Egypt's Mubarak Asks Government to Resign

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As his country continued to rise up against his leadership Friday, Egyptian President Hosni Mubarak asked his Cabinet to resign and promised to name a new government "tomorrow."

Egypt's military enforced a curfew in Cairo as frustrated residents continued fierce street riots against the local government.

Appearing on television for the first time since the protests began, Mubarak expressed no intention of stepping down as president.  He also defended the security crackdown on protestors and vowed to press ahead with social, economic and political reforms.  Click here to watch Mubarak's comments and video of the protests in Cairo.

Click play to watch earlier coverage of the unrest in Egypt, followed by analysis from CBN News' George Thomas, Gary Lane, and Erick Stakelbeck.

CBN News Middle East Bureau Chief Chris Mitchell also spoke more about the affect Egypt's protests could have on Israel. Click here for his comments.

Throughout the day, protestors clashed with authorities and set the ruling party headquarters in Cairo ablaze along with police cars.

The government also shut off phones and the Internet early Friday morning in anticipation of a new round of massive protests against the president.

Mubarak said the anti-government protests are part of plot to destabilize Egypt and destroy legitimacy.

U.S. Secretary of State Hillary Clinton appealed to Egyptian authorities to respect the rights of their citizens amid the crackdown.

"We are deeply concerned about the use of violence by Egyptian police and security forces against protestors. We call on the Egyptian government to do everything in its power to restrain security forces," Clinton said. "At the same time, protesters should also refrain from violence and express themselves peacefully."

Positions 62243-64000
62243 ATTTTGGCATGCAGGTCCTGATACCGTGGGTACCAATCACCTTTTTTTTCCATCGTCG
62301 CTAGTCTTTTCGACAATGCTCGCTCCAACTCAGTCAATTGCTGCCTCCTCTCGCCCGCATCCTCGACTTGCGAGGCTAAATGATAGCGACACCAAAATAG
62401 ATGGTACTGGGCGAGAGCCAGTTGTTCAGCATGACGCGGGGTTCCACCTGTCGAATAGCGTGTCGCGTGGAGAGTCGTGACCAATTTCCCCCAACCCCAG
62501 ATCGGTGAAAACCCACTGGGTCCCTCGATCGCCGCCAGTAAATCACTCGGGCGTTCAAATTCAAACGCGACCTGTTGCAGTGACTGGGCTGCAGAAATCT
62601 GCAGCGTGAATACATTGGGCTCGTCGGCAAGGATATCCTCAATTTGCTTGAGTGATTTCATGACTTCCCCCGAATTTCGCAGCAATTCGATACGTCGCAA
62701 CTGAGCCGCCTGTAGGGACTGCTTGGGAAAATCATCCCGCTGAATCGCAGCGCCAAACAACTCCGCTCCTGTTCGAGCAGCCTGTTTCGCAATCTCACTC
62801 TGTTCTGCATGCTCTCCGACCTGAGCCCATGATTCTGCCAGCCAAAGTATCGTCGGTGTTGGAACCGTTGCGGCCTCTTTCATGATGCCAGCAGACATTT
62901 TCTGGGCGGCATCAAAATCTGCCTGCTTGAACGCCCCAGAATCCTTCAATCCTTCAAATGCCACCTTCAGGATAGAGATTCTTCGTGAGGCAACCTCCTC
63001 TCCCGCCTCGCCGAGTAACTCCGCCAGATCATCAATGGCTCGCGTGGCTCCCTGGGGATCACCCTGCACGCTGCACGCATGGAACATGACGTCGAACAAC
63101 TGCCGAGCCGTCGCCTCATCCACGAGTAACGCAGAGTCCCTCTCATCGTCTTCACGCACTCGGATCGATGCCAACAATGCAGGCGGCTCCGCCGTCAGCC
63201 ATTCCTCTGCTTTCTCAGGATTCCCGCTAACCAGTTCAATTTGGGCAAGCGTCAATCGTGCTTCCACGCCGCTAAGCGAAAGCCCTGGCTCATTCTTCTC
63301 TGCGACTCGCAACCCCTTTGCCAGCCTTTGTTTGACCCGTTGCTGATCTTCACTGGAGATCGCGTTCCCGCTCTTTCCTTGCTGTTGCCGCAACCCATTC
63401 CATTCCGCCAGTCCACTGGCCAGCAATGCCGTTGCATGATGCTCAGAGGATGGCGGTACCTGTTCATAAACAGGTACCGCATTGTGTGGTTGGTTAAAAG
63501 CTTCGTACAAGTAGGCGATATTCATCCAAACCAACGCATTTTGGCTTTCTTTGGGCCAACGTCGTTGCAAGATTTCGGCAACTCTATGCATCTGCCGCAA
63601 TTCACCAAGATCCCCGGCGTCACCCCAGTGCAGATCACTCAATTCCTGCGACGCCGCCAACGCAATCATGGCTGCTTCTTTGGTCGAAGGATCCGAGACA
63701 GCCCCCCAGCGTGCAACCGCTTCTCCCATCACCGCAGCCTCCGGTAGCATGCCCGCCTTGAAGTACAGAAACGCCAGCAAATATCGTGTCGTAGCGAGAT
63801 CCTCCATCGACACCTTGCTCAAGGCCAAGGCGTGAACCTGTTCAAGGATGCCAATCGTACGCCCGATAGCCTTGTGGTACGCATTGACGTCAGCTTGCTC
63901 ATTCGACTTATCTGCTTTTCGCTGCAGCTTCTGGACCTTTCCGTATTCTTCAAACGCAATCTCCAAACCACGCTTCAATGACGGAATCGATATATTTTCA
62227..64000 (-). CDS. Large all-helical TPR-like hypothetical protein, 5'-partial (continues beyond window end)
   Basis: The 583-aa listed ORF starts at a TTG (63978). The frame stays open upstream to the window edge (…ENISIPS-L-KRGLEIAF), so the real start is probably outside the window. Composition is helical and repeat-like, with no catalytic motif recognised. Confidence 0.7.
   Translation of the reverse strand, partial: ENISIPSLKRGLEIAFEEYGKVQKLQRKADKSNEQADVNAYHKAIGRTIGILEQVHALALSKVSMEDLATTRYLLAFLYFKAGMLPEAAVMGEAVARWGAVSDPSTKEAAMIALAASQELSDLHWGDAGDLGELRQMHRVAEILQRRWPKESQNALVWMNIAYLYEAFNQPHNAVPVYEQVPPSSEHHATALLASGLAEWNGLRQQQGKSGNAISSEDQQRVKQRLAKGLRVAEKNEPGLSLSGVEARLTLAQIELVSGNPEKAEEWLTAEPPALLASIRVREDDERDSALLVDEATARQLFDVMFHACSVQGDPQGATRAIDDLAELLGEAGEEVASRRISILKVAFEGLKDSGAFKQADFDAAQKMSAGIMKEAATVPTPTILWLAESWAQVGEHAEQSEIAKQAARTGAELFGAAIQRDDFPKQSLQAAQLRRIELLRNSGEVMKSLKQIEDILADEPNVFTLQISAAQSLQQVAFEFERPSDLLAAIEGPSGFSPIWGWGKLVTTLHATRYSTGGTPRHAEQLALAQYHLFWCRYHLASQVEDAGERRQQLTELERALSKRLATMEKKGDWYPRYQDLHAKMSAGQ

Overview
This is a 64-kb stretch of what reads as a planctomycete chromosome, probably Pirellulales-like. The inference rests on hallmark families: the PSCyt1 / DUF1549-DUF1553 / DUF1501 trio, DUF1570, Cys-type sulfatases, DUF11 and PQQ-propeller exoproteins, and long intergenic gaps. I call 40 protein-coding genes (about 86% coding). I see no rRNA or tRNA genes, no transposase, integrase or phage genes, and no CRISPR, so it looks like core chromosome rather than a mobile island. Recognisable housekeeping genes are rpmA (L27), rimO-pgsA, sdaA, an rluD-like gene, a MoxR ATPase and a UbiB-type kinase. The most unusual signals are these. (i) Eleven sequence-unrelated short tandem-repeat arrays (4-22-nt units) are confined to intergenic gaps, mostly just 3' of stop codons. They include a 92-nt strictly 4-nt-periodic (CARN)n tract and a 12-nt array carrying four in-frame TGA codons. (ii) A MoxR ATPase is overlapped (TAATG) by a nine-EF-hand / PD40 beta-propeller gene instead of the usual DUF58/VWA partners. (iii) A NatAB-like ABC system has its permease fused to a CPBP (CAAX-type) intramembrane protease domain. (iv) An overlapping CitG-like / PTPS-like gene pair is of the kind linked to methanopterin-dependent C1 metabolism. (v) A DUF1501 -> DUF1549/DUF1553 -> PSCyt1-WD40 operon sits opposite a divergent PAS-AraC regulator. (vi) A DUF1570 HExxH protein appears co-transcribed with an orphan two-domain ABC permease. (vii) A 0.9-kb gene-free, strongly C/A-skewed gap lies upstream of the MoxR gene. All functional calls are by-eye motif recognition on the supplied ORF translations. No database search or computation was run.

"We support the universal human rights of the Egyptian people, including freedom of expression, association and of assembly," she added. "We urge the Egyptian authorities to allow peaceful protests and to reverse the unprecedented steps it has taken to cut off communications."

The Internet black out came on the day anti-government demonstrations are expected to be the biggest yet in Egypt.

"I wish we didn't have to go to the street to impress on the regime that they need to change," said Mohamed ElBaradei, Egyptian pro-democracy advocate and Nobel Peace Prize recipient. "We tried signatures. We tried boycotting the elections. Nothing worked."

ElBaradei is now under house arrest after being attacked by police in the protests.

For three decades, Mubarak has held power. He hasn't said if he will run for office again this year and he hasn't been seen or heard from since the protests began Tuesday.

Meanwhile, President Barack Obama urged Egypt's government to exercise caution in its attempts to reign in the protests, noting the nation has been an important U.S. ally in the Middle East peace process and in fighting terrorism.

"Egypt's been an ally of ours on a lot of critical issues," Obama said.

"The government has to be careful about not resorting to violence and the people on the streets have to be careful about not resorting to violence," he added

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